OPINION: SA’s shift to a cashless environment will impact payment fraud defences
Just over a year ago, I wrote on the FICO Blog that “2018 will be the beginning of the end for physical credit cards.
However, their functionality will become even more omnipresent in our lives as more cards migrate to consumers’ mobile phones.”
In fact, that prediction came true. After some initial hesitance, it’s been interesting to note that more and more South Africans are going digital and adopting mobile payments. The shift to a cashless environment has been largely pushed by the introduction of app-based payment services such as SnapScan, which services over 50 000 merchants across South Africa, and Samsung Pay, recently launched in August 2018.
Mastercard in collaboration with South African mobile payment application – Zapper – also announced in 2018, a new Masterpass digital payment system that allows users to pay for goods and services at over 20,000 merchants across the country using their smartphones.
All of these applications make use of QR code technology to provide seamless all-in-one mobile payments, vouchering, and loyalty services to participating businesses and brands. The advantage for the consumer is that they get to simply swipe up, authenticate, and accept a transaction from their mobile screen without having to log into their actual bank account or enter card details at every instance.
The Next-Level “Wallet Diet”
My 2018 prediction, dubbed “the wallet diet”, was laughed off by many as an impossibility, their own wallets stuffed with cash, cards, receipts and the odd losing lottery ticket.
A year later, my “high-roller wallet” contains only a couple of physical cards; the functionality of the rest has transferred to my smartphone. Seriously. My wallet headed into 2019 is about 1/10th the size it was at the start of the year.
My 2019 prediction is that my newly trimmer wallet will be even thinner by next December. I’m predicting that I, along with millions of other consumers, will go cashless in 2019.
Anecdotally and empirically, we know that countries like Kenya are nearly cashless. In fact, in Kenya, more than 250 government services are available digitally through the country’s e-government platform, e-Citizen. Over 90% of all digital payments on e-Citizen are made through mobile money.
In Europe, countries like Germany are comparatively card-free (for example, only 36% of Germans over the age of 15 even have a card).
Mobile Transactions Are the Fabric of Life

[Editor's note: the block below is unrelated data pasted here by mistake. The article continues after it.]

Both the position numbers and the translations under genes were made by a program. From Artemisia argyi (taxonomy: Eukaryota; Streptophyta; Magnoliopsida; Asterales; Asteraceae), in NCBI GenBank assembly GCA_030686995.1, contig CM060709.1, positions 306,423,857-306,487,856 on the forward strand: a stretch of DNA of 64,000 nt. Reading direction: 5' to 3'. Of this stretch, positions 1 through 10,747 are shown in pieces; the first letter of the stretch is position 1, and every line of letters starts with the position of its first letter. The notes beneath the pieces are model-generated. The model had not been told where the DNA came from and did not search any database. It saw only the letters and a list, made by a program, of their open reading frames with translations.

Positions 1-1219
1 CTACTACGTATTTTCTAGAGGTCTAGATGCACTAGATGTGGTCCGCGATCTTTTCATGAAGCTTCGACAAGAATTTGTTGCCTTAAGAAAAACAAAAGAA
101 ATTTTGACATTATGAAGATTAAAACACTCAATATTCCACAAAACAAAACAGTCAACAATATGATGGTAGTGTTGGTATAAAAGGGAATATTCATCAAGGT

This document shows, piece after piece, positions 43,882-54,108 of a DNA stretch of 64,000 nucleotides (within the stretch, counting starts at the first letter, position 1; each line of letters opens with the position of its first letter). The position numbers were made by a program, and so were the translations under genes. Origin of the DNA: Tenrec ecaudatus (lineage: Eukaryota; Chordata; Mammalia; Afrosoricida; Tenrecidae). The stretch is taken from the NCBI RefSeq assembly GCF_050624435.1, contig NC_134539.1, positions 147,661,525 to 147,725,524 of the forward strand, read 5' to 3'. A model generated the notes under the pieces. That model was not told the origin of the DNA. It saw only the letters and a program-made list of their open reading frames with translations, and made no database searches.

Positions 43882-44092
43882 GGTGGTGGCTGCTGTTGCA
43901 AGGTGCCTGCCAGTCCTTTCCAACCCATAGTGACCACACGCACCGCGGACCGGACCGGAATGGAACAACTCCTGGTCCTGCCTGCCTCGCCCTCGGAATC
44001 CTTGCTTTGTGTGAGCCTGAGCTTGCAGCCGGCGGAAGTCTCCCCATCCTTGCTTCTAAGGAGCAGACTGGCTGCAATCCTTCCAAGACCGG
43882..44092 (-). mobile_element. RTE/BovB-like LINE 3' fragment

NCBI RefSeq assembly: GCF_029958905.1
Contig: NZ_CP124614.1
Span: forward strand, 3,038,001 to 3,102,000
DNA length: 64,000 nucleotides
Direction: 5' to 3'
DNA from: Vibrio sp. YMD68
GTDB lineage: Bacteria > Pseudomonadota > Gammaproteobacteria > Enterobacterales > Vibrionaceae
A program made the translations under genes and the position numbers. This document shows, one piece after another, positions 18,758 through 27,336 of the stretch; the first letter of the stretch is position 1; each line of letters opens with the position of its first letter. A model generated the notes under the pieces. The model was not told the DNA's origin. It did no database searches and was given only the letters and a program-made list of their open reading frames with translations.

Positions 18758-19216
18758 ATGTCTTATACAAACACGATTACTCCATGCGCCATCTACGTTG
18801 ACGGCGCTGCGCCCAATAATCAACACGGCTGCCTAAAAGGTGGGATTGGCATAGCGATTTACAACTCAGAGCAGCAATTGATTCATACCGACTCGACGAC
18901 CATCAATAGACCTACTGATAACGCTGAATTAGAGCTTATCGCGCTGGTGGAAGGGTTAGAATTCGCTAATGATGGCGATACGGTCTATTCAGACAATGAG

Here’s why I think consumers worldwide will go cashless in 2019: it’s finally easy enough. I noticed a marked difference in the ease of making mobile transactions in 2018 during my extensive travels for FICO. It’s getting incredibly easy to conduct nearly every everyday transaction with a smartphone in South Africa too:
A car to the airport? Uber or Taxify.
An unexpected Gautrain transfer across Gauteng? Load money into your card using the train service’s transit app.
Need a Hotel? Sites like Booking.com and Safarinow are well-established for your online bookings and payments.
Stopping by a farmers’ market to catch a slice of life? Most vendors now prefer to accept payment via phone.
In 2019 I predict that mobile transactions will become even more seamless, making for a hockey-stick chart of their adoption.
Once again, I’ll use my own experiences as a yardstick of averageness. For years I’ve had bankies full of foreign currencies, ready to pick up when I leave for another trip to FICO’s far-flung offices. The thought of landing in a foreign land without cash was just, well, something you didn’t do. I recently ran out of euros and considered whether I’d pick up a new supply as soon as I landed and cleared immigration, my usual routine. But after I deplaned I didn’t even think of it — I rushed out of the airport, in true ’high-roller’ fashion, to cross the street to the train station, dodging cars as I did. And my euro bankie now remains empty.
Will Fewer Cash Transactions Result in More Fraud?
As a larger portion of cash-based transactions (no matter how small) are replaced with digital transactions, the number of opportunities for fraud will naturally increase. I’m not talking about digital credit card transactions where the fraud losses are relatively stable, I’m referring to new payment vehicles that are tied to retail banking accounts.
Consider this: If someone were to steal the cash in my wallet they’d get R100 (maybe R200 on a good day). If they were to steal (or take over) my mobile payment account, the losses would quickly become much worse.
My third 2019 prediction is that fraud losses associated with mobile payment apps will get worse before they get better.
In South Africa (and even in the United States), real-time payments are relatively new, so their fraud defences are simply not as mature as they are in the credit card space. This rapid acceleration towards cashless consumers will stretch existing fraud defence across several dimensions. There’s a lot for us to look forward to when it comes to a convenient, cashless life – but also, lots of work to be done.
TJ Horan is vice president of FICO’s Product Management.